Thai Snapper with The Meadow Flake Sea Salt

Broiled Thai Snapper with The Meadow Flake Sea Salt

A crispy tangy spicy red snapper: flavors singing in exotic Southeast Asian voices.  Restless nights preceded this recipe.  There was hand wringing.  Soul searching.  The dilemma of which salt.  Bali Rama, with its arrowhead tips of explosive freshness, was the seductive choice, a magnificent sea salt that seems never to steer me wrong.  Maldon sea salt would have been a convenient and more predictable choice, salt’s gold standard of unflappable, balanced crispness.  But the snapper wanted something more, something both melodic and taunting, like the sound of seashells raked by summer waves across a tropical reef.  The choice of salts became clear: The Meadow Flake, with its huge pyramidal crystals that seem nearly to tremble with oceanic vitality, a sea salt with the mathematical exactitude of music.

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Japanese Steak Salad with Shinkai Deep Sea Salt

Japanese Steak Salad with Shinkai Deep Sea Salt

Avert your eyes.  Blush.  Go ahead.  The steak salad is always a little embarrassing to look at. Nobody is to blame for this.  Like the pitterpat of a Geisha’s geta sandal across the parquet, the modesty of the salad is betrayed by its inescapable voluptuousness.  But this needs to be greeted in the spirit in which it is offered, which is to say, with deference and respect.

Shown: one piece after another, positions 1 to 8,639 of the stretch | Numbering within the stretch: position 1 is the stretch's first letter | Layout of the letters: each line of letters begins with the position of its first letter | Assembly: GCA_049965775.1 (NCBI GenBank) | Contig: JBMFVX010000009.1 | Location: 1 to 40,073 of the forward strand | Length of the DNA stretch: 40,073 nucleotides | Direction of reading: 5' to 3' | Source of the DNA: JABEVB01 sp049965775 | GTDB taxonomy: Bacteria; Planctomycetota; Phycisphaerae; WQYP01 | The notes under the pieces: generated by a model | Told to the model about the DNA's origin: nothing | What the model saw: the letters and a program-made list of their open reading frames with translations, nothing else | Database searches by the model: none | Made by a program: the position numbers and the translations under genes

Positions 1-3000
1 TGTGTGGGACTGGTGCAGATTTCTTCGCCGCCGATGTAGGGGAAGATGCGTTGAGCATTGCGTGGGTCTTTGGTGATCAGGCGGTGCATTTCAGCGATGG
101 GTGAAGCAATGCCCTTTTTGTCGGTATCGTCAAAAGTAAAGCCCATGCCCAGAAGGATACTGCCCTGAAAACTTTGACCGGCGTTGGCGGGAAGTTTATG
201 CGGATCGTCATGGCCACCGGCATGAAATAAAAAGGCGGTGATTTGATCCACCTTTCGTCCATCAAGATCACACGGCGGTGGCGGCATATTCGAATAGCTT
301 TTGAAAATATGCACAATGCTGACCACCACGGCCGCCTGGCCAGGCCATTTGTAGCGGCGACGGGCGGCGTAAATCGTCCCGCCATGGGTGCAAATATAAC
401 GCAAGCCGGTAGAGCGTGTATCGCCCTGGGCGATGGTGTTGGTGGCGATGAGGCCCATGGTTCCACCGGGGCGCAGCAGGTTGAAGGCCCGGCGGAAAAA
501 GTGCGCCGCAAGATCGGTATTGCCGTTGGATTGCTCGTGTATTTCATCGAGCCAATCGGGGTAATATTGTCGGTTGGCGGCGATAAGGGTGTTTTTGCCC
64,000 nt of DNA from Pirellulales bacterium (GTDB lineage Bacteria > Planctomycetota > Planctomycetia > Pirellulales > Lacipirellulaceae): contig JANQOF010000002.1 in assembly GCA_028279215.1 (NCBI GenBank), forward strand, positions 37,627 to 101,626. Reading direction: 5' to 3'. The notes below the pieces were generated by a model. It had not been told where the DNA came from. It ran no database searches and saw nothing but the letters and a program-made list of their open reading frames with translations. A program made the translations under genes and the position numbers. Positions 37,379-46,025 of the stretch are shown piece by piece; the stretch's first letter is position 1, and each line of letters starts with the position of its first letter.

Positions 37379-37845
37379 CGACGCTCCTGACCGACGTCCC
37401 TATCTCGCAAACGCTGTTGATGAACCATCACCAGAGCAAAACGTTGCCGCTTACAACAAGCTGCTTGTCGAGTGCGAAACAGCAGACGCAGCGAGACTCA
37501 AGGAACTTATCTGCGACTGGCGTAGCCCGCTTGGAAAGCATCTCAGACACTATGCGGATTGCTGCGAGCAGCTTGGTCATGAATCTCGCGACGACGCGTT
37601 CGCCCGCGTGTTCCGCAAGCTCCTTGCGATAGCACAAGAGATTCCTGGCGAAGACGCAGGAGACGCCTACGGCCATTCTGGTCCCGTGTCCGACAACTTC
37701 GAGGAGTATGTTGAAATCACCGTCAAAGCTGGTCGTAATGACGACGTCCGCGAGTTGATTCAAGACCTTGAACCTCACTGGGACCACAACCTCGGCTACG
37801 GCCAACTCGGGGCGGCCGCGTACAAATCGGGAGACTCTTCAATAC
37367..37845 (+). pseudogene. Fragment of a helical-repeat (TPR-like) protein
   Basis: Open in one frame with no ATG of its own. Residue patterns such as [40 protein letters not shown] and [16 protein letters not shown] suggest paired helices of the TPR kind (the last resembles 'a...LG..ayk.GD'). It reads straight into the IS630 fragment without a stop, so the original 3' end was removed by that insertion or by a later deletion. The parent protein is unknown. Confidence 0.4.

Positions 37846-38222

So often the architect of the steak salad indulges in the natural inclination to use the steak itself as the seasoning for the entire dish, salting the heck out of the steak–and in effect utilizing the steak in much the way we use bacon bits and gorgonzola on a cobb salad, or anchovies and parmesan on a Caesar salad—taking advantage of an ingredient’s natural saltiness to season for the dish.  This is a perfectly normal impulse.  After all, for millions of years we got most of the salt we ate from red meat, so if some part of our reptile mind still thinks of meat as salt, the modern steak salad maker can surely be excused for thinking of salt as meat.

But the missed opportunity to enlist a good salt with steak makes this confusion tragic nonetheless.  Shinkai Deep Sea Salt: taught, brilliant, bitter-sweet, immaculate.  Sprinkled over the steak on this Japanese steak salad, Shinkai Deep Sea Salt brings grace and definition to the meat, deliciously integrating its carnal succulence into the civilized bed of gleaming garden greens.

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Spinach-Shiitake Gratin with Maine Coast Sea Salt

Usually the thing to ask when using salt is: how can I make the most of the interplay between salt and food? There’s texture to consider, the mineral flavors of the salt itself, and the visual cues that sensuously salted food can provide to get the engines of your appetite revving.  A spinach gratin is a slightly difficult character in this regard. Gratin is incredibly delicious, easy to eat, and naturally accommodates a variety of dishes, but its nature is to avoid acting like the life of the party. Also, much of the salt comes from the cheese, and the general texture of the dish is so full and rich that it leaves little room for any but the most aggressive salt crystals to have an impact on the mouthfeel of the dish.  It takes an aggressive salt to shine against the backdrop of such a dish with sufficient luminosity to actually illuminate it without overwhelming it with saltiness.